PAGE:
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December 2014

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When my children were little there were certain stories that they wanted to hear over and over again; the more familiar the story, the better they loved it.  If I was tired and tried to skip even a few words they would instantly notice and insist on turning back the page so that I could read it all again, this time ‘properly’.
For more than 2,000 years the Christmas Story has been told and re-told to countless generations.  Children have listened in awe and wonder as they hear about Mary and Joseph making the long journey to Bethlehem; the baby Jesus born in a manger; Angels appearing on the hillside to announce the Good News to the shepherds; and the Wise Men guided by a Star.  Children know every detail of the story by heart.
In all the hustle and bustle of Christmas, as we shop till we drop and party with work colleagues and family, perhaps this year it’s time to come back to the Christmas Story with child-like eyes.  It’s a familiar story; we all know the words, and yet we tend to forget the detail and the meaning.  Perhaps this year as we listen to the story we’ll hear it as though for the first time – pausing in wonder at the God who left the glory of heaven to come to earth as one of us.  Maybe we’ll pause long enough to see in our minds’ eye the amazing spectacle of the angelic host filling the night sky with light and praise; or perhaps we’ll follow the brightest star in the heavens as it leads us to Bethlehem to see Mary, Joseph and the baby.
Will you make time to share in the story which never ends - the Christmas Story - by joining one of the Carol services at St Giles?  Carols and Readings for Christmas on December 21st at 6.30pm or Carols for the Family at 3.00pm and 4.30pm on Christmas Eve.  Maybe it’s the child in me, but Christmas isn’t Christmas unless I’ve heard the story from cover to cover ‘just once more’…



It’s December, and that means Christmas.  We can’t escape it.  We’ve been able to buy mince pies since October!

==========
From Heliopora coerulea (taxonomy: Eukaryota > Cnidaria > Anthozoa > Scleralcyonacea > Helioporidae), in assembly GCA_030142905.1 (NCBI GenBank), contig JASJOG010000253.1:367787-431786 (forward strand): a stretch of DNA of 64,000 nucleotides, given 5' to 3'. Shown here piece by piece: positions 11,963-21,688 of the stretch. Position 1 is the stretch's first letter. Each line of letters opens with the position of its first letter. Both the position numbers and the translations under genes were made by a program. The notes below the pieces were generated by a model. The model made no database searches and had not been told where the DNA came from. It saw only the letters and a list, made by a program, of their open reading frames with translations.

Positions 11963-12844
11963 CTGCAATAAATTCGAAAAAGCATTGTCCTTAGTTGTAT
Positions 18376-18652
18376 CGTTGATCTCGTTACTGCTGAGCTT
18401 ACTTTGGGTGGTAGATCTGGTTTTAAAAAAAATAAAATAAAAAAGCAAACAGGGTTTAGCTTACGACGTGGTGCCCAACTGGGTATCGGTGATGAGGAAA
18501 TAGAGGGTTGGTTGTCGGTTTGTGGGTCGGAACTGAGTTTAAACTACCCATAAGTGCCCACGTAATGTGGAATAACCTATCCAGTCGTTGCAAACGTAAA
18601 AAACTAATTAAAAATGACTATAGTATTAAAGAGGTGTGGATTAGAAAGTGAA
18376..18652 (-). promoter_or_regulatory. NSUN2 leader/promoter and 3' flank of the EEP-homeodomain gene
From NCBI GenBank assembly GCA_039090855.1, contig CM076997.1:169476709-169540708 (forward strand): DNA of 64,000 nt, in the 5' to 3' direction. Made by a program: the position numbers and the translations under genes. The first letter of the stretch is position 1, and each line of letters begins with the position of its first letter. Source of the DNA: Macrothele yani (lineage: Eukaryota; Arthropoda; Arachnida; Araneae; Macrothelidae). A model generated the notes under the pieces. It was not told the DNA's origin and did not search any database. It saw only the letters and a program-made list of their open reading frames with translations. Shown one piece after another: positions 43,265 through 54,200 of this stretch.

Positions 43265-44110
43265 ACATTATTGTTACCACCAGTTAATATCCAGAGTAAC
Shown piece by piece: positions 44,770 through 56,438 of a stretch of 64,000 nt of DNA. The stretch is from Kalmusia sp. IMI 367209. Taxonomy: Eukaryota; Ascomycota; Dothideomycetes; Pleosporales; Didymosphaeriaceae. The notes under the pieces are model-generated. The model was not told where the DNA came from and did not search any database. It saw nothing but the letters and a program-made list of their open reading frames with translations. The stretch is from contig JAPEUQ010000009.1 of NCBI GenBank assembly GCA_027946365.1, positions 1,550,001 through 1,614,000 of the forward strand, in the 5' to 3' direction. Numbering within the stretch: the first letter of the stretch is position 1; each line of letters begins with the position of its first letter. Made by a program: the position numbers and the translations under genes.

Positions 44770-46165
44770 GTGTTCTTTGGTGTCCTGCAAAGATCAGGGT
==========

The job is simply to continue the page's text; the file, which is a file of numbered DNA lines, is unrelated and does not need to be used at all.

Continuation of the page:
I would guess most of us are quite familiar with the Christmas story, having seen enough nativity plays and Christmas scenes on cards, and sung enough carols.  We may thoroughly enjoy the Christmas experience: the cards, presents, decorations and lights, carol services, parties etc.  I certainly do, even with all the hard work (and expense) involved with most of it.  It’s a special time of year.
But it can be forgotten, even by the most faithful Christian, just what a mind-blowing event we celebrate.  Easter is somehow held to be even more special. I guess that’s because there’s not as much commercialism as at Christmas; Christians can feel that it belongs to us a bit more. 
But this is God, who made the world and everything in it, becoming a human being.   He chose to be born, to be a completely helpless baby, and to be brought up in an ordinary working family.  And the nativity scenes that we are so delighted by can’t convey the full untidy reality of Jesus’s arrival.
Life, of course, isn't neat and tidy.  From what we read in the Bible, Jesus’s certainly wasn’t.  Born in an outhouse after His parents had made a long journey across country, visited by shepherds who’d seen angels (these shepherds would be rough and tough men, I imagine, but absolutely amazed by the vision), and later visited by what appears to be a group of special learned astrologers from a country in the east, escaping with His parents to Egypt to avoid being killed by the king’s men.  And that was just the beginning.   
Well, I think we do right to party at Christmas time, to “rejoice and be glad” and mark the birth of the son of God.  It’s the best excuse ever for a wonderful celebration.  Whatever you are doing for Christmas, have a really enjoyable time.
Alison Tucker, URC Elder


On Remembrance Sunday, we remembered in the URC and St Giles’ churches and many met again on Armistice Day in St Giles’ churchyard to pay our respects for those who had fallen in the succession of wars that still continue to this day.
The URC’s annual Remembrance Day Service (right), led by Peter J Williams, was attended by members of the 2nd Ickenham Beavers, Cubs and Scouts, Rainbows, 1st, 2nd and, 3rd Ickenham Brownies and the 2nd and 4th Ickenham Guides, accompanied by their parents.  The church displayed presentations from the First and Second World Wars of posters, flyers, books, and memorabilia loaned by the church congregation, including a Bible with a German bullet buried in it (pictured), medals from both wars and very poignant pictures and letters with moving stories.